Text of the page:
Cook County Prosecutors Agree Chicago Man Convicted of Arson in 1996 Should Get New Trial Due to Evolution in Fire Science

Two decades after Adam Gray was convicted of setting a fire that killed two people in Chicago’s Brighton Park neighborhood, Cook County prosecutors agree that he deserves a new trial because advancements in fire science have “partially invalidated” expert testimony crucial to his conviction. In Gray’s case, police and prosecutors alleged that in March of 1993 the then 14 year-old became angry with a girl who rejected him and retaliated by igniting an accelerant he poured on the back porch of the home where she resided. While the girl and her parents escaped the fire, two second-floor tenants died. At trial, prosecutors presented testimony from two fire investigators who stated that they discovered charring and deep burn patterns in the area of origin consistent with the use of an accelerant. Additionally, a gas station clerk testified that Gray bought gas shortly before the fire and prosecutors presented evidence that a milk jug found in the alley behind the home after the fire contained an accelerant. Lastly, prosecutors relied on Gray’s confession that he bought gasoline to set the fire even though he later denied the admissions and stated that he confessed only due to pressure from the police.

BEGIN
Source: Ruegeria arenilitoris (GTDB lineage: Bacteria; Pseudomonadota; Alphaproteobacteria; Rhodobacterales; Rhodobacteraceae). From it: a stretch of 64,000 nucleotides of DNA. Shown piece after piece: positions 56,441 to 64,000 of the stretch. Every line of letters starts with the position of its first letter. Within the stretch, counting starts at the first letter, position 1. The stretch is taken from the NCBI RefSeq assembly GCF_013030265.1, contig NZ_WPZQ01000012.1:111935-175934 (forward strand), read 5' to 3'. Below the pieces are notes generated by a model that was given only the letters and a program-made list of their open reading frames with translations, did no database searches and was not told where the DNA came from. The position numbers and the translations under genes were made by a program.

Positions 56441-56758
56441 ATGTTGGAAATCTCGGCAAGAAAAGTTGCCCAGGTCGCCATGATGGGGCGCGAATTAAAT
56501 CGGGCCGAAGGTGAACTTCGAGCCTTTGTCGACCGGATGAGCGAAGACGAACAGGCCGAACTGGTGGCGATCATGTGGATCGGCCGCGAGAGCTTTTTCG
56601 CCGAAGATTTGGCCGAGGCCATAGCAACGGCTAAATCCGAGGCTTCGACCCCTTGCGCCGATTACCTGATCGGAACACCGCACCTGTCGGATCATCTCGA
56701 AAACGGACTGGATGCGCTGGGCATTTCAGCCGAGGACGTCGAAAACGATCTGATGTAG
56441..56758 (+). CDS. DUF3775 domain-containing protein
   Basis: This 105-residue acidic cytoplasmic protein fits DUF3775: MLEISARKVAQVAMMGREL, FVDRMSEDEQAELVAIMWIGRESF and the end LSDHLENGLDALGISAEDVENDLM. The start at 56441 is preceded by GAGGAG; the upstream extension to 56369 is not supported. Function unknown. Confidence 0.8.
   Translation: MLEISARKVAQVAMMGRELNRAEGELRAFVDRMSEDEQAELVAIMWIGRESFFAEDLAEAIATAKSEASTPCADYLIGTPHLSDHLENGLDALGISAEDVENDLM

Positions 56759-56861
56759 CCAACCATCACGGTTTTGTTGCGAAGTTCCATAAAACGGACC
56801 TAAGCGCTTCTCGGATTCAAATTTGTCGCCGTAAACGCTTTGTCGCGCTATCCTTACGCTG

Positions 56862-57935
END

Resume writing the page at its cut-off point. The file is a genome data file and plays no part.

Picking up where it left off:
In the years since Gray’s conviction, his legal team set out to challenge the physical evidence used to support the arson conviction. In that regard, Gray’s attorneys retained experts Gerald Hurst and John Lentini to evaluate the arson investigation and the validity of the fire investigators’ testimony at trial. According to Hurst, fire investigators at the scene were too quick to conclude that the charring and burn patterns were evidence of arson and thus failed to complete a thorough investigation to rule out accidental causes. Additionally, Lentini stated that substance found in the milk jug behind the home was not actually present at the scene. Lentini futher concluded that neither the substance in the milk jug, nor the substance found at the scene, were effective accelerants which could have been used to spread the fire.

Although the findings of Hurst and Lentini were initially met with resistance, prosecutors have now relented after determining that the new evidence presented and advancements in fire science were sufficient to grant Gray a new trial. Prosecutors and Gray’s defense team filed a joint motion for a new trial in July and a judge’s decision on the request is expected in the coming weeks.

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